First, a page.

Loads of men and women like him all over the country. I personally know a 50ish single female with no family who has recently had a stroke. Always worked but low pay. After her stroke she had a period with no income for over 4 weeks. She's lost the use of her left side but has been sent home to fend for herself. £73 pw to live on and the job centre are saying just because she has a sick line that's no reason not to think about getting back to work. A medical assessment booklet has now arrived to be filled in but she's left handed and can't write.

It's disgusting that people who work and end up incapacitated through ill health are left in such dire straits just because they worked hard in a low paid job.

Umm. Doesn't sound like he has a job. What's he hanging around London for. Council shouldn't pay rent to HMO landlords, if not in good condition. Guardian video I watch last night showed the Local Housing Authority under pressure (facing staff cutbacks too) finding people accommodation. Bidding system, chancer landlords, council paying out £84pn for a room. Why doesn't he go to Blackpool or something, where housing costs less?

You seem to project a lot into his circumstances. Photo probably on his son in the room. Divorce maybe? Pay your way, save for the future, make decisions, including it used to be, avoid reckless debt.

He's in his 60s. Had lots of opportunity - including when housing cost lot less to buy. Also to save. Too many people think other people should pay for other people - after any event they've chosen to take. He's still got some choices, it seems to me, to improve his situation - especially if he's put away to allow a small pension (errr another decision we can take).

My circumstances aren't great, thanks to 'victims' securing their futures with jumbo mortgages - and I'd like to see a crash.

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Umm. Doesn't sound like he has a job. What's he hanging around London for. Council shouldn't pay rent to HMO landlords, if not in good condition. Guardian video I watch last night showed the Local Housing Authority under pressure (facing staff cutbacks too) finding people accommodation. Bidding system, chancer landlords, council paying out £84pn for a room. Why doesn't he go to Blackpool or something, where housing costs less?

You seem to project a lot into his circumstances. Photo probably on his son in the room. Divorce maybe? Pay your way, save for the future, make decisions, including it used to be, avoid reckless debt.

He's in his 60s. Had lots of opportunity - including when housing cost lot less to buy. Also to save. Too many people think other people should pay for other people - after any event they've chosen to take. He's still got some choices, it seems to me, to improve his situation - especially if he's put away to allow a small pension (errr another decision we can take).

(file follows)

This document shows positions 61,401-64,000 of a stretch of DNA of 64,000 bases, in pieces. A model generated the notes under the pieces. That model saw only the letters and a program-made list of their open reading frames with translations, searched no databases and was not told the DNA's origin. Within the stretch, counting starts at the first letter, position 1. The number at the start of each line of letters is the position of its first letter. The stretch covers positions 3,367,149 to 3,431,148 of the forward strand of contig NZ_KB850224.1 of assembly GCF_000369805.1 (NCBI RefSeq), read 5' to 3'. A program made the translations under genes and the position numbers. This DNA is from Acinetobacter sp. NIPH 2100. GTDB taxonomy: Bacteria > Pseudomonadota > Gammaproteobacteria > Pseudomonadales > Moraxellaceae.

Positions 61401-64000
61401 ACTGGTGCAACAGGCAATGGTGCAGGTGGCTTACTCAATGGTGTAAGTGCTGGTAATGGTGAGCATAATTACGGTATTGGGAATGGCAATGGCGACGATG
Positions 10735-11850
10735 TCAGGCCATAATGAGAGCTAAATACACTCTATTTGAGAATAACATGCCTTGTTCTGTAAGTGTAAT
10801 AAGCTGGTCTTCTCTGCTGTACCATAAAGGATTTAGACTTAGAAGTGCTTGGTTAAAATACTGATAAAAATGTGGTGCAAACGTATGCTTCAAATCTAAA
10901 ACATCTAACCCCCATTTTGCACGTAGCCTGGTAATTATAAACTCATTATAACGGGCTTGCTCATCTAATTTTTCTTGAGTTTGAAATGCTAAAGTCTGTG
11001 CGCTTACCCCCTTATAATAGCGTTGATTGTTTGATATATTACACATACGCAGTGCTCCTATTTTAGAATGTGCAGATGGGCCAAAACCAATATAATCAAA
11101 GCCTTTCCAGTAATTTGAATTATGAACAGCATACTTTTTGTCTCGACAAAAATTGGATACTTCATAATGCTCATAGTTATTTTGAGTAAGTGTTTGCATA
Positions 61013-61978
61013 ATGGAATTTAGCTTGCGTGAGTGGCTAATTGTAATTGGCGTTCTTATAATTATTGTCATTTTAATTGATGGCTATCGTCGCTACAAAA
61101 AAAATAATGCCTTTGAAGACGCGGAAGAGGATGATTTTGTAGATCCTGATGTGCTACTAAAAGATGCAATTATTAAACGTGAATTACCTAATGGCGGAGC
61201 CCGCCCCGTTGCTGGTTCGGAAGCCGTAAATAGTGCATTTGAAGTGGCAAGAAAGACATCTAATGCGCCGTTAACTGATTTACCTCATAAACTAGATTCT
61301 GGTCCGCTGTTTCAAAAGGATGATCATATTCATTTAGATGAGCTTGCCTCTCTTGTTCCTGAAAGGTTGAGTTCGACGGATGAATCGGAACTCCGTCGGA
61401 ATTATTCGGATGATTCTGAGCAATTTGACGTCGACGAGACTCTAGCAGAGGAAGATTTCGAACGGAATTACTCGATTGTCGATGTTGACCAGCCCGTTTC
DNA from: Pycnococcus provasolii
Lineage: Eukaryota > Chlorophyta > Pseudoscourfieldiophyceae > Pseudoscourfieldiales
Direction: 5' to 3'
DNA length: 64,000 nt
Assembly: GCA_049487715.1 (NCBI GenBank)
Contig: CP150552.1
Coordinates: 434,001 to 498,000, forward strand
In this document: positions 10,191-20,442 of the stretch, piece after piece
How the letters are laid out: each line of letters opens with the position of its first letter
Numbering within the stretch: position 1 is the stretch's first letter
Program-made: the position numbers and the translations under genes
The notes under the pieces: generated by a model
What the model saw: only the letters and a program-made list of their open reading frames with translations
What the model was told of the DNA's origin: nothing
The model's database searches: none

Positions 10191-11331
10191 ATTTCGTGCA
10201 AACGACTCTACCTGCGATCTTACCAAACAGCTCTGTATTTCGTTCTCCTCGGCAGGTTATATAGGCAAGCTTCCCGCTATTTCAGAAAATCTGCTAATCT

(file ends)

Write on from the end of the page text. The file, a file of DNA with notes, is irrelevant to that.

My circumstances aren't great, thanks to 'victims' securing their futures with jumbo mortgages - and I'd like to see a crash.

You are right, the story is nonsense. Lorry drivers made decent money back in the day, and probably still do for long hours, he has had opportunity to buy for peanuts in his life, there is more to this than the article says. Remember, we are in DEFLATION, certain VI`s are going to cling to stories about things (especially property ) being expensive. Grab popcorn and watch the unwinding, it will be "interesting".

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Clearly there is Guardian-style spin at play here since there always is (it's a BBC article), but that doesn't negate the underlying point. We, as a nation, should be able to provide dignity in old age for our citizens, regardless of why they've fallen on hard times, but, because of stupidly high housing costs, we cannot. That is what needs to get fixed.

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Landlords can currently claim tax relief on the money they spend repairing and maintaining their houses and flats - the report suggests that landlords who join a recognised accreditation scheme should get similar concessions for making some physical improvements to them.

Whole story seems like a plot to give more jam to landlords!

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Hard to say from the story if he is the undeserving poor who squandered his opportunities to buy as others suggest.

But I suspect few have enough of a buffer to cover ill health for the rest of their life. I suspect the journey towards living in a scummy HMO wasn't one that happened overnight.

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Hard to say from the story if he is the undeserving poor who squandered his opportunities to buy as others suggest.

But I suspect few have enough of a buffer to cover ill health for the rest of their life. I suspect the journey towards living in a scummy HMO wasn't one that happened overnight.

If he's always lived in London as a bachelor then he probably never lived in anything else but a grotty HMO, nor had much chance to save!